• Corpus ID: 12359878

Jungho Kim Ajou University , Republic of Korea , and IZA , Germany Female education and its impact on fertility

@inproceedings{Kim2016JunghoKA,
  title={Jungho Kim Ajou University , Republic of Korea , and IZA , Germany Female education and its impact on fertility},
  author={Jungho Kim and elevAtor PItCH and maiN mESSaGE},
  year={2016}
}
The fertility gap between women with primary vs no education widens as incomes increase, but decreases at higher (secondary vs primary) education levels. Educated women are more physically capable of giving birth than uneducated women; but want fewer children and control birth better. Educated women provide better care at home, thus increasing the value of their children’s human capital and reducing the need for more children. At relatively early stages of a country’s development, educated… 

Figures from this paper

References

SHOWING 1-10 OF 15 REFERENCES

The Supply of Birth Control Methods, Education, and Fertility: Evidence from Romania

This paper investigates the effect of the supply of birth control methods on fertility behavior by examining Romania's 23-year period of pronatalist policies. Following the lifting of the

Women’s Education and Fertility: An Analysis of the Relationship between Education and Birth Spacing in Indonesia

  • Jungho Kim
  • Economics
    Economic Development and Cultural Change
  • 2010
The negative relationship between women’s education and fertility is one of the strongest empirical regularities in social science, yet there are few empirical studies that identify the mechanisms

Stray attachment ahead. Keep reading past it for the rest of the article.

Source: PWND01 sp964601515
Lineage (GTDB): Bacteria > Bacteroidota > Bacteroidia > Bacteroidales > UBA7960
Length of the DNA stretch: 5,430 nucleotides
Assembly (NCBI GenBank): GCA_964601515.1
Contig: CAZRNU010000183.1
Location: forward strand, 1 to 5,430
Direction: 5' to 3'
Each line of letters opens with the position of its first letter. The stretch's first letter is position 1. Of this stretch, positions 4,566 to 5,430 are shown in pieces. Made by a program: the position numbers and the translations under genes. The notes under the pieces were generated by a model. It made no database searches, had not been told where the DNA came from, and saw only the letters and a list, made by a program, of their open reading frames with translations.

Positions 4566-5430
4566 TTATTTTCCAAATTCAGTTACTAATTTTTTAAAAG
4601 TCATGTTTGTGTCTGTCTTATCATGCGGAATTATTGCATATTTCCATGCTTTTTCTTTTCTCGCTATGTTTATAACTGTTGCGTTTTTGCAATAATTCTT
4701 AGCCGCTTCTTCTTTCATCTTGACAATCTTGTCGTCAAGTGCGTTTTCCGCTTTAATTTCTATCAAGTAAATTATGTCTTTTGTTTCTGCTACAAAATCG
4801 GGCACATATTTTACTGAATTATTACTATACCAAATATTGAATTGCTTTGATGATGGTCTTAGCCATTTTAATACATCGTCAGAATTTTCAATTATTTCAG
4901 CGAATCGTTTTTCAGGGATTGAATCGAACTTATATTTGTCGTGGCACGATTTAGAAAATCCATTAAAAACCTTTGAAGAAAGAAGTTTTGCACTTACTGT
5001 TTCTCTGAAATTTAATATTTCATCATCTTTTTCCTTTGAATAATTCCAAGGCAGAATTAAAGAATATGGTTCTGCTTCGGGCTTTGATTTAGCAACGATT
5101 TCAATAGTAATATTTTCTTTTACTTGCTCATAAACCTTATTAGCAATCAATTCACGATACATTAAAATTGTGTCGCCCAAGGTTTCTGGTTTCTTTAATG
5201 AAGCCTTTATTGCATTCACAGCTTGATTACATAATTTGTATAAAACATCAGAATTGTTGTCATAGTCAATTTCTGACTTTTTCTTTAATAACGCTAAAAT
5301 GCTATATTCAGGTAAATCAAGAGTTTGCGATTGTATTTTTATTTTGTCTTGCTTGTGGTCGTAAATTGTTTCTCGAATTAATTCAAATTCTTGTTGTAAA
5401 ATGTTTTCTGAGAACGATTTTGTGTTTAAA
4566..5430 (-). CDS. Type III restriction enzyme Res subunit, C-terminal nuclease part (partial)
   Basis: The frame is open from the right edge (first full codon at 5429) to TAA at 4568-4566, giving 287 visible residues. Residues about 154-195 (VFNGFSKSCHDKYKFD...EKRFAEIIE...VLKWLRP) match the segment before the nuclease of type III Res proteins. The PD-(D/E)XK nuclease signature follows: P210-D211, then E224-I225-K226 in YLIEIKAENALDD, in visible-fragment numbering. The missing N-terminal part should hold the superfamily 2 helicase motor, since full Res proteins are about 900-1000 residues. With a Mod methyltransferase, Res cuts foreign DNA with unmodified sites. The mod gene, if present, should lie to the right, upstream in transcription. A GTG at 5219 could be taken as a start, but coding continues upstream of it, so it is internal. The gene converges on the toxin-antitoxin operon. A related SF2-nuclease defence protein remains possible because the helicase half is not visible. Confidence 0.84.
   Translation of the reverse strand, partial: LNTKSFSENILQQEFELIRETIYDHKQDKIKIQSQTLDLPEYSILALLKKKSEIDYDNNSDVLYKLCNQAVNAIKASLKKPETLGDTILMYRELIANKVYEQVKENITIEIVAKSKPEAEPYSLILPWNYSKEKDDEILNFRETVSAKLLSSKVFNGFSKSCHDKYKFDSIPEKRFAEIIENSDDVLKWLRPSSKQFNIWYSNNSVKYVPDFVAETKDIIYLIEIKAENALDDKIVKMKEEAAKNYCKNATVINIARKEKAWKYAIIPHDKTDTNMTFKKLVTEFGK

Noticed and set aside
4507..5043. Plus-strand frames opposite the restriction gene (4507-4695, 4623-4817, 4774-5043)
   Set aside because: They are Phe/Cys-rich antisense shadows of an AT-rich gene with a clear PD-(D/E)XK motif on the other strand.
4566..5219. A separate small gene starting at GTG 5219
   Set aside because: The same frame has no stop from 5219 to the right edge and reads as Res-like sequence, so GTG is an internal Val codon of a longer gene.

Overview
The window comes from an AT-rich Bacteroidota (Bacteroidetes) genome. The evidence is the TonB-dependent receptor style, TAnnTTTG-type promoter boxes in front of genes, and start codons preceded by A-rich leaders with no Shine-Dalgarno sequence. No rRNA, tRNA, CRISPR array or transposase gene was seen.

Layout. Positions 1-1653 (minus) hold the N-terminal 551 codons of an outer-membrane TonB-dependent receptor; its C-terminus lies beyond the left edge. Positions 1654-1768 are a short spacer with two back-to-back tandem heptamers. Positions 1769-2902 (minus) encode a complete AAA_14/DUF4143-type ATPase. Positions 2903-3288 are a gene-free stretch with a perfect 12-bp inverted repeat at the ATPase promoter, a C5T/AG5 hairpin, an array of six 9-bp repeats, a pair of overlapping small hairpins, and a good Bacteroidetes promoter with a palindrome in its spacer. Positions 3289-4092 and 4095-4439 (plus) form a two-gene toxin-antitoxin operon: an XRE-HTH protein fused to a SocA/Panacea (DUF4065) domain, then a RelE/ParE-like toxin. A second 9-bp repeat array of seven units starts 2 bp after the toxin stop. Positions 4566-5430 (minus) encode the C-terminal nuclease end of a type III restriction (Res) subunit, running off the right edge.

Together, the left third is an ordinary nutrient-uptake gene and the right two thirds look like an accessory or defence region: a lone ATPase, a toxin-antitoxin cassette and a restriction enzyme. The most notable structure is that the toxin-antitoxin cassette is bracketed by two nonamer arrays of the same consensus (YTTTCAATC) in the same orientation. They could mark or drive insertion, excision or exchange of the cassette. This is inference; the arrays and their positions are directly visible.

Women's Education, Autonomy and Reproductive Behaviour: Experience from Developing Countries.

This study concludes that such contextual factors as the overall level of socio-economic development and the situation of women in traditional kinship structures complicate the general assumptions about the interrelationships between education, fertility, and female autonomy.

Parental Education and Child Health: Evidence from a Natural Experiment in Taiwan

Parents' schooling does indeed cause favorable infant health outcomes and the increase in schooling associated with the reform saved almost 1 infant life in 1,000 live births in the years 1978-1999.

The Impact of Education on Fertility and Child Mortality: Do Fathers Really Matter Less than Mothers?

This paper takes advantage of a massive school construction program that took place in Indonesia between 1973 and 1978 to estimate the effect of education on fertility and child mortality. Time and

Education and Fertility: Evidence from a Policy Change in Kenya

This paper investigates the relationship between women's education and fertility by exploiting a 1985 policy change in Kenya that lengthened primary school by one year. An instrumental variables

Mother&Apos;S Schooling and Fertility Under Low Female Labor Force Participation: Evidence from a Natural Experiment

This paper studies the effect of mothers' education on fertility in a population with very low female labor force participation. The results we present are particularly relevant to many countries in

The Effect of Female Education on Fertility and Infant Health: Evidence from School Entry Policies Using Exact Date of Birth

It is argued that school entry policies manipulate primarily the education of young women at risk of dropping out of school.

How does female education affect fertility? A structural model for the Cote d'Ivoire.

  • S. Appleton
  • Economics
    Oxford bulletin of economics and statistics
  • 1996
Examination of the links between female schooling and fertility in the Ivory Coast suggests that women with more children tended to marry later and breast feed longer and primary schooling had a weak impact on fertility and proximate determinants.